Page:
Capped rate mortgages are a type of variable rate mortgage, but with one important difference: they have an interest rate ceiling, or cap, beyond which your payments can't rise.
A capped rate is normally only for an introductory period – typically anything from two to five years. They are also the rarest of all mortgage types – most of the time there are only a handful of capped rate products available in the whole market!
Capped mortgages are the only rate type, other than fixed rates, that will give you payment security.
They guarantee that your mortgage payment won't go above a certain level, but because they are a kind of variable rate, they also let you benefit from lower payments when rates go down.
Capped rate mortgages do tend to offer a higher variable rate than the best tracker rates and discounted rates available because you are paying for the security that the interest cap provides. They will usually also make an Early Repayment Charge if you remortgage to another lender or pay off the mortgage in full (although you may be allowed to make overpayments).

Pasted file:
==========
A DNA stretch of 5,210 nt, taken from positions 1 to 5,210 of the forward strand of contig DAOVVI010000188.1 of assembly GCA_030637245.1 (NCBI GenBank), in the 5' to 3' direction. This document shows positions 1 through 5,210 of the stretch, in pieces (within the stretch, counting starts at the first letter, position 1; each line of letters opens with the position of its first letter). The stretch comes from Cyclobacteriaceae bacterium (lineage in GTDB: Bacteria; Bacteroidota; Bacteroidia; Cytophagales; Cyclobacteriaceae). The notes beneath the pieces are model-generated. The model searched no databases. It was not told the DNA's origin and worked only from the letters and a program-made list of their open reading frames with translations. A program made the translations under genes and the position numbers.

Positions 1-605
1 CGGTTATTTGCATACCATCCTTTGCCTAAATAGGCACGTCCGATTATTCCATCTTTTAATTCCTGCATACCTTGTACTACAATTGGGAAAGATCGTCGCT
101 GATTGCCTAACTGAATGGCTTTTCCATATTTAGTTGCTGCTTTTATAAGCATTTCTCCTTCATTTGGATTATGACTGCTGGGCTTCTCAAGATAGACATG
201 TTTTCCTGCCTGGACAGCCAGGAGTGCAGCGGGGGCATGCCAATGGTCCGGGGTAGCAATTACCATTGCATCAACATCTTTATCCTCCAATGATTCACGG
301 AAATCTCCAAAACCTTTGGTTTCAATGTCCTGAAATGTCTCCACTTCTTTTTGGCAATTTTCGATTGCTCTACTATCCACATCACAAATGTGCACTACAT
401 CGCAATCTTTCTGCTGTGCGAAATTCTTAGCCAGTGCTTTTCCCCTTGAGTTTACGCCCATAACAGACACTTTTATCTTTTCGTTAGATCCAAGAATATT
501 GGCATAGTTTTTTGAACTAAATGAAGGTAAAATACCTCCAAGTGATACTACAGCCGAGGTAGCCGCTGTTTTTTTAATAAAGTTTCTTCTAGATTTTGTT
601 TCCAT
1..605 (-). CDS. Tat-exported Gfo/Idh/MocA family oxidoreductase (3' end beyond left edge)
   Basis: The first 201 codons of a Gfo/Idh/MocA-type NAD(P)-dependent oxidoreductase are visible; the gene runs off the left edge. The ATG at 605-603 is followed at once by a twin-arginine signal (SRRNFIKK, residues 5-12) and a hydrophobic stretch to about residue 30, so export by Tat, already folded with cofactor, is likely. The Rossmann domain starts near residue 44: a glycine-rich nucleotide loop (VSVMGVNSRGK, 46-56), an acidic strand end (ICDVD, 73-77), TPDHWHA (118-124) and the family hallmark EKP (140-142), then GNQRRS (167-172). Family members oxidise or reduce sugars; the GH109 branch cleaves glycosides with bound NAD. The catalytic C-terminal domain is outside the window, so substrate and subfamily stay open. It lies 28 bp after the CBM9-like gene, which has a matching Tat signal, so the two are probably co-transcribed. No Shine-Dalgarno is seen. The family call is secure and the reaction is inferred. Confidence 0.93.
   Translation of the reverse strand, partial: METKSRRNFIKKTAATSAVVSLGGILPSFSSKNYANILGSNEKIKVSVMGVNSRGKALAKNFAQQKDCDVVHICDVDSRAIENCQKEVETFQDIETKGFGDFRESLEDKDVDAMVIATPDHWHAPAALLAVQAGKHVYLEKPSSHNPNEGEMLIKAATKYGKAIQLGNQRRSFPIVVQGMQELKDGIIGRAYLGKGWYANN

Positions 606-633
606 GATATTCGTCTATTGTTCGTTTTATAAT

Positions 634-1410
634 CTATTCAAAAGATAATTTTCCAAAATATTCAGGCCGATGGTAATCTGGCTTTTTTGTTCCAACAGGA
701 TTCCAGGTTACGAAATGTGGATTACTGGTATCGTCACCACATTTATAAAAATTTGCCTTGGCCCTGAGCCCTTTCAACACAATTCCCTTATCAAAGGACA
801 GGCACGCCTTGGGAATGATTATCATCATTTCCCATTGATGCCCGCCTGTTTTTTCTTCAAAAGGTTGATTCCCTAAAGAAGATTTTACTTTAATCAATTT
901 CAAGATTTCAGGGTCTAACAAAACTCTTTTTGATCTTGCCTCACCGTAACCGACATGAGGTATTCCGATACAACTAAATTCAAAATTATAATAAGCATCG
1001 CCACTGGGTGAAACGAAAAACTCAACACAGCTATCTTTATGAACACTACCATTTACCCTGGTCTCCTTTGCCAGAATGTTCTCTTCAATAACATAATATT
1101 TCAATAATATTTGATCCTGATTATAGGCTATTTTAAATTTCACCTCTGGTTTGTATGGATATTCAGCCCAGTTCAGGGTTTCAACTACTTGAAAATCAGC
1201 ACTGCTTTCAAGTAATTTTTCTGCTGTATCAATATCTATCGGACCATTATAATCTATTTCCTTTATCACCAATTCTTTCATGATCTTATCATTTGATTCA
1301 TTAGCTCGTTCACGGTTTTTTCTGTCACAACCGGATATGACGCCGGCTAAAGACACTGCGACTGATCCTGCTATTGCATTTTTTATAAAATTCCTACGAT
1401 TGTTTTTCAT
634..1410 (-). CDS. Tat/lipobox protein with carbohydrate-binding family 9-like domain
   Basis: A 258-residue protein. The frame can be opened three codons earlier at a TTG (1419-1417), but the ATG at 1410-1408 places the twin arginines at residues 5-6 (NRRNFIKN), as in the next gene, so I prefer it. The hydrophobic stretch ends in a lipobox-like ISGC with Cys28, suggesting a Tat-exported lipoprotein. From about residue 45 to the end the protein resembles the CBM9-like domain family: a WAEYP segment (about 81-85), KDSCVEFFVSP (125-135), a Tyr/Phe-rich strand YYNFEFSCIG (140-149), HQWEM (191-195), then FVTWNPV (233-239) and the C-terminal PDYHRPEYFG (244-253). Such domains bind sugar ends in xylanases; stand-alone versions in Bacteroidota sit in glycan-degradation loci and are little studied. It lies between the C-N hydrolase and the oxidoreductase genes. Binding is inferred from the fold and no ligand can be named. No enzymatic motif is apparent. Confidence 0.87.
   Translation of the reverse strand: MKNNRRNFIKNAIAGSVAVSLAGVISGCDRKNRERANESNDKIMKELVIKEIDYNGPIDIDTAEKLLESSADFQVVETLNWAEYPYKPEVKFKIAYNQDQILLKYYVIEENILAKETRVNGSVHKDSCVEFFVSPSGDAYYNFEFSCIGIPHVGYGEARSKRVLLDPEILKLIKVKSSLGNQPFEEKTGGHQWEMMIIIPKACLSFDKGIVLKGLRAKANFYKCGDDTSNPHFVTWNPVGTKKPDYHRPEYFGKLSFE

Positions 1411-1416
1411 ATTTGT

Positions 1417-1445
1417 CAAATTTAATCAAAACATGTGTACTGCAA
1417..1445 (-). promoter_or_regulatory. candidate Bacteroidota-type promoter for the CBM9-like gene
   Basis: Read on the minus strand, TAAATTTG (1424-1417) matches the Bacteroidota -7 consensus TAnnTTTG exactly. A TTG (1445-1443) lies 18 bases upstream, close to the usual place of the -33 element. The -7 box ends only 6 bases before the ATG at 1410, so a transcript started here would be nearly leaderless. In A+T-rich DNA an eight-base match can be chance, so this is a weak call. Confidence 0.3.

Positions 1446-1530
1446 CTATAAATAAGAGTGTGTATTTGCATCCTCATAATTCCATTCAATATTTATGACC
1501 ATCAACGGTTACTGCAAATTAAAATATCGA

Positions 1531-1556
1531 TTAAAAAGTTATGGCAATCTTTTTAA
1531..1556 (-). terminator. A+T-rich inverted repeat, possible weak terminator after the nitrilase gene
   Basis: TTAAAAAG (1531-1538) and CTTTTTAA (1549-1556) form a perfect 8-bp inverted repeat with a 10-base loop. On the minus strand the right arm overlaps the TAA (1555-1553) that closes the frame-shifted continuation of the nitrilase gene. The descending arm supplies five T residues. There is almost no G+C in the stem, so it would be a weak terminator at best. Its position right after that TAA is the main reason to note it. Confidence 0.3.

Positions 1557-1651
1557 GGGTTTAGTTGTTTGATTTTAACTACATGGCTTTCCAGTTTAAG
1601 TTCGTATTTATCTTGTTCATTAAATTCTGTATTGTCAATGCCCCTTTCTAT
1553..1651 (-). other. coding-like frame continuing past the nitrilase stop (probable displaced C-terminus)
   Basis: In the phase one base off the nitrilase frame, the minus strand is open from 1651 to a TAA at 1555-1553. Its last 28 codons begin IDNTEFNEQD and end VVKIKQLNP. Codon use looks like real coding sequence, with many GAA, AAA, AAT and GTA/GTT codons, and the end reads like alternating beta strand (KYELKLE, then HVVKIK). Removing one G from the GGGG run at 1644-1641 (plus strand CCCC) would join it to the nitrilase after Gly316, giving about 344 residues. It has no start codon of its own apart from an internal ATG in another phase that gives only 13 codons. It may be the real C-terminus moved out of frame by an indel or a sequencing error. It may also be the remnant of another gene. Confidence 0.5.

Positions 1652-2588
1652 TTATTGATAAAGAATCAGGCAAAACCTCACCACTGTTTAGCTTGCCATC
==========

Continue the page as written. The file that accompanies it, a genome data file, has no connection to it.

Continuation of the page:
Once the introductory capped rate period comes to an end, your mortgage will go onto a lender's Standard Variable Rate or a tracker rate for the remaining term, although you can remortgage to a new deal if you wish.
Make sure that you can afford the maximum payment on a capped rate mortgage, as well as having the flexibility in your budget to manage fluctuating mortgage payments.
Take a look at our best variable rate & tracker mortgages comparison tool to find the best deal for you.
Disclaimer: This information is intended solely to provide guidance and is not financial advice. Moneyfacts will not be liable for any loss arising from your use or reliance on this information. If you are in any doubt, Moneyfacts recommends you obtain independent financial advice.